Skip to content

2020 Seed Projects

Final reports are available for StorageX Members only. Please log in here

Battery Pack Management System

PI:  Simona Onori, Energy Resources Engineering

Large-scale battery packs are composed of numerous interconnected cells characterized by electrical and thermal interactions. Efficient usage of such battery packs requires estimation and control algorithms that can account for the heterogeneities between cells and the large thermal and aging dissimilarities that can be exacerbated, for example  under fast charging conditions. This research is aimed at modeling the complex explicit and implicit interactions between cells in a large battery pack through the use of electrochemistry, machine learning, and an experimental campaign.

Climate change and health impacts from air pollutions from current and future battery production

PI:  Ines AzevedoCo-PI: Simona OnoriCo-PI:  Sally Benson, Energy Resources Engineering

Storage technologies are needed to move the world towards a sustainable, low carbon energy system. The social benefits of using storage, whether in the transportation or electricity sectors, depend on how they are used and manufactured. This project uses an integrated assessment framework to study the monetized health, environmental and climate change effects of battery manufacturing and transport to the end use application for electricity and transportation applications globally, including dependency on supply-chain, location of manufacturing and production, and local electricity grid.

Design and analysis of a flexible solid-state electrolyte

PI:  Christian Linder, Civil and Environmental Engineering

Advanced battery systems with flexibility and high electrochemical performance are essential for powering next generation high-performance stretchable electronics. Solid-state electrolytes are a promising replacement for conventional inflammable and toxic liquid electrolytes and enable the use of Lithium metal as anode, thereby increasing cell voltage and energy density of the battery. However, current solid-state electrolytes cannot undergo large deformation due to its brittle nature. Therefore, it is significant to discover an intrinsically flexible solid-state electrolyte with high electrochemical performance. We will develop machine learning algorithms for the discovery of solid-state electrolyte materials with flexibility and high electrochemical performance and will study the performance and safety of the electrolyte under mechanical deformation using physics-based numerical methods.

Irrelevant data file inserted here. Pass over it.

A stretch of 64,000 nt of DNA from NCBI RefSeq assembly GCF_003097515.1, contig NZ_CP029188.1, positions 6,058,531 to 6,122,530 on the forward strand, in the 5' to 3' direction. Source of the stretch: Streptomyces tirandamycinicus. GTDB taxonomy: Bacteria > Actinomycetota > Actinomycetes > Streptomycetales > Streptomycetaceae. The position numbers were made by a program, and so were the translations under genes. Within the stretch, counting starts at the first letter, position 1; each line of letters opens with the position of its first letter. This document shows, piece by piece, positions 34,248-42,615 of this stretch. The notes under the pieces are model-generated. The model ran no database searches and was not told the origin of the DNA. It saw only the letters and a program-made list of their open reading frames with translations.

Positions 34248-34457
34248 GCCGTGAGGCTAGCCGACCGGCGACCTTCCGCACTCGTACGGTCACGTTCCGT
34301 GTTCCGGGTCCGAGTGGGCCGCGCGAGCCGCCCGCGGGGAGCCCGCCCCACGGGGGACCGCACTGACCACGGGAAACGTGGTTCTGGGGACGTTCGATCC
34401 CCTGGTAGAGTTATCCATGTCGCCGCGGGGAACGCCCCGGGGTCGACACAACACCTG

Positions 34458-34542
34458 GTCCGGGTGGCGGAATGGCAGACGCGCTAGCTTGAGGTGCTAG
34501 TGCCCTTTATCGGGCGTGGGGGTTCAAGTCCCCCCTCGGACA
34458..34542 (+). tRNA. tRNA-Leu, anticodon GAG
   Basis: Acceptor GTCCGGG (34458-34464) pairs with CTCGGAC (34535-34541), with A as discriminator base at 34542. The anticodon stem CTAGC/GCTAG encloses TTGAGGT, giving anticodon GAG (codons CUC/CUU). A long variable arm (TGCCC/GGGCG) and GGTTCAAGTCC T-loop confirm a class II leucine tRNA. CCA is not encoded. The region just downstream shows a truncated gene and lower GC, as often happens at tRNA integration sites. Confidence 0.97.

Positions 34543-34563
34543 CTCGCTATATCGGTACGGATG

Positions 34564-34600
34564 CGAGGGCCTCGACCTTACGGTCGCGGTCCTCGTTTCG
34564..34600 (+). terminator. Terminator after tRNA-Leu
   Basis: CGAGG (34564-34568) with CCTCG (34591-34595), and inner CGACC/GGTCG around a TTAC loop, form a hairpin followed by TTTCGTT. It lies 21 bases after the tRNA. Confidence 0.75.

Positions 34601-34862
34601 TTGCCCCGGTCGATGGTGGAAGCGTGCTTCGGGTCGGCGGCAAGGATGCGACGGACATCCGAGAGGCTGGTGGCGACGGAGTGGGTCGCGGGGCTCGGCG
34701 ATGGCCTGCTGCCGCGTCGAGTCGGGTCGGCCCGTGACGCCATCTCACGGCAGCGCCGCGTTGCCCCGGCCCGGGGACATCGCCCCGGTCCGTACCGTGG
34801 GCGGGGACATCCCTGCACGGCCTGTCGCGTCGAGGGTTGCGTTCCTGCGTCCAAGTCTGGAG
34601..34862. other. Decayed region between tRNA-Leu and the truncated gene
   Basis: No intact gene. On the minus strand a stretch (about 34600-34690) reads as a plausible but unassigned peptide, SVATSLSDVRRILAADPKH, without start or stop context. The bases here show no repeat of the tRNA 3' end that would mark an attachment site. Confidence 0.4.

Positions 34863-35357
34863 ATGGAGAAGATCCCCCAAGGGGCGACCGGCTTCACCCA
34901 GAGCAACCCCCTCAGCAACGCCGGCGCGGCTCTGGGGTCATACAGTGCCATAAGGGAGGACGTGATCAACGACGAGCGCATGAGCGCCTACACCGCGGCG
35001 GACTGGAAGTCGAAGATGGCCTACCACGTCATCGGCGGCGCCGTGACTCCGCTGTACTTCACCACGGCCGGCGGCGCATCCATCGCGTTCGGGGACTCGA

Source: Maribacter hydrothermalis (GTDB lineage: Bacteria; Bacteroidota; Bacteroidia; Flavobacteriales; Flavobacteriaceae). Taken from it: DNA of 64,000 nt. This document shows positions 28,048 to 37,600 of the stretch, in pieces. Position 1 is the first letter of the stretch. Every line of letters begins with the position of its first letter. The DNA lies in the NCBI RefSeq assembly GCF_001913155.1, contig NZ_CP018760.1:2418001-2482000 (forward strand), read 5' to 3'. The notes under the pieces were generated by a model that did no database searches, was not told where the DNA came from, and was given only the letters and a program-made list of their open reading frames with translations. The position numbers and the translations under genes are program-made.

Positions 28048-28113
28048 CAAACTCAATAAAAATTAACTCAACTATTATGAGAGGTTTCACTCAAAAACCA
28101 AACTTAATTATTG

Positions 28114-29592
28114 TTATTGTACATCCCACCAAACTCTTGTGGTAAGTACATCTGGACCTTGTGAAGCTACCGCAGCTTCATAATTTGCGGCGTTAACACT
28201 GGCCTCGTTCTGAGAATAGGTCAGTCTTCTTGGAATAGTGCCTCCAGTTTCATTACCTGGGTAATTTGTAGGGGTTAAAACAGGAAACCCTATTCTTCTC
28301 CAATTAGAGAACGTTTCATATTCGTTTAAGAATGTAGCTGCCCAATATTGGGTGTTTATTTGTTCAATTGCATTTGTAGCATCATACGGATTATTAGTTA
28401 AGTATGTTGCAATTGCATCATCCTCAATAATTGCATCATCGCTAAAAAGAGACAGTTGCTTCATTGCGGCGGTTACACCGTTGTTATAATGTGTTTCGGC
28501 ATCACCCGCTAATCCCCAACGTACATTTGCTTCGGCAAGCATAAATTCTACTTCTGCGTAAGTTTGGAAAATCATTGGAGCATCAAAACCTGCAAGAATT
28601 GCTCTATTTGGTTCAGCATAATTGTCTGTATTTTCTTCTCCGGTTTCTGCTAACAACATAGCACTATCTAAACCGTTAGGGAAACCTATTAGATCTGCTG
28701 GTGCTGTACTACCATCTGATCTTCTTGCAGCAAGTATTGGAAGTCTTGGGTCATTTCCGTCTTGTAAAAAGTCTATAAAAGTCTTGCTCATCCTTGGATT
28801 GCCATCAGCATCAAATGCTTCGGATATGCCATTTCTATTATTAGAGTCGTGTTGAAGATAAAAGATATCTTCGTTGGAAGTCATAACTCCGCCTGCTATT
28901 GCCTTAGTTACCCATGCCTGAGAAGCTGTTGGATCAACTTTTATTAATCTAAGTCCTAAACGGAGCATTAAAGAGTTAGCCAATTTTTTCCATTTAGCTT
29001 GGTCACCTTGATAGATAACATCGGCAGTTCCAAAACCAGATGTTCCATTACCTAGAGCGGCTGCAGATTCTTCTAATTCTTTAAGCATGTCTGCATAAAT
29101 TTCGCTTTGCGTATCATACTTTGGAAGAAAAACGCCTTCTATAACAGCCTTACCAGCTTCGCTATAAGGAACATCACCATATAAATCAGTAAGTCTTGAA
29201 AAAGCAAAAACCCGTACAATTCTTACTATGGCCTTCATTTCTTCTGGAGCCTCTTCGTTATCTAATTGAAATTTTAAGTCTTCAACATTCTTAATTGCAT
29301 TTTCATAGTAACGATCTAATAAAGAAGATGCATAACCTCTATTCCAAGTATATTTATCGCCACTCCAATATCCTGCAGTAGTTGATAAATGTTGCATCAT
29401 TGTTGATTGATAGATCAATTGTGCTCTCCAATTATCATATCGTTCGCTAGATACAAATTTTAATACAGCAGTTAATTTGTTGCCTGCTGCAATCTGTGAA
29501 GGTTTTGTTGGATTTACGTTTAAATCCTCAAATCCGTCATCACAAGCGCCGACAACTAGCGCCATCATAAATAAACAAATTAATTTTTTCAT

Designing a Circular Lithium Economy: Li-Selective Materials and Processes for Recovery from Batteries

PI:  William Tarpeh, Chemical Engineering

While lithium demand for batteries is rapidly increasing, surplus lithium discharges from battery production, storage, and disposal can pollute the environment. Because less than 1% of lithium is currently recycled from batteries, we reimagine lithium as a resource by designing novel membrane materials and electrochemical devices that selectively recover lithium from batteries.

Identifying Compatible Pairings of new Solid Electrolytes and Cathodes for Li-ion Batteries

PI:  Evan Reed, Materials Science & Engineering; Co-PI: Brandi Ransom, Materials Science and Engineering

This research aims to holistically innovate battery materials in novel materials spaces. Machine learning and computational evaluation of material candidates will enable guided high throughput experimental synthesis.

Polymer batteries: Towards the recycling of batteries

PI:  Alberto SalleoCo-PI:  Alexander Giovannitti, Materials Science & Engineering Department

The efficient recovery of redox-active components from end-of-life energy storage devices is challenging due to the utilization of hazardous electrolytes and the requirement of mixed-phase electrode design. With funding from the Storage X Initiative, we will develop recyclable electrodes based on solution-process redox-active polymers. The electrode materials are designed to function in safe electrolytes to establish a facile, safe, and cost-efficient recycling process.

Techno-Economic Analysis for Valuing Battery Second Life

PI: Stefan Reichelstein (Graduate School of Business)
Co-PI: Stephen Comello (Graduate School of Business)
             William Gent (Materials Science and Engineering)

This project will develop a valuation model and warranty pricing approach for used BEV batteries deployed in 2nd-life stationary storage applications, based on lifecycle cost, pack performance degradation profile and degradation profile prediction error. We will investigate degradation behaviors using high throughput testing and quantify uncertainties in 2nd life performance using advanced data-driven diagnostics. We will provide a techno-economic assessment of alternative repurposing strategies, thus identifying the potential for EV pack reuse and target re-application.

Theory-guided data science for optimizing electrolyte and interphase in lithium metal battery

PI:  Jian Qin, Chemical Engineering

The ever-growing demand for energy-dense storage necessitates an accelerated search for novel electrolytes and protective electrode coatings that enhance the safety and lifetime of lithium metal batteries. We aim at developing a data-driven, physics-informed correlation between fundamental material properties and battery performance based on information gathered from high-throughput molecular simulations and continuum transport analyses. By iteratively training the model, beneficial properties of electrolytes will be identified, facilitating the development of safe, reliable lithium metal batteries.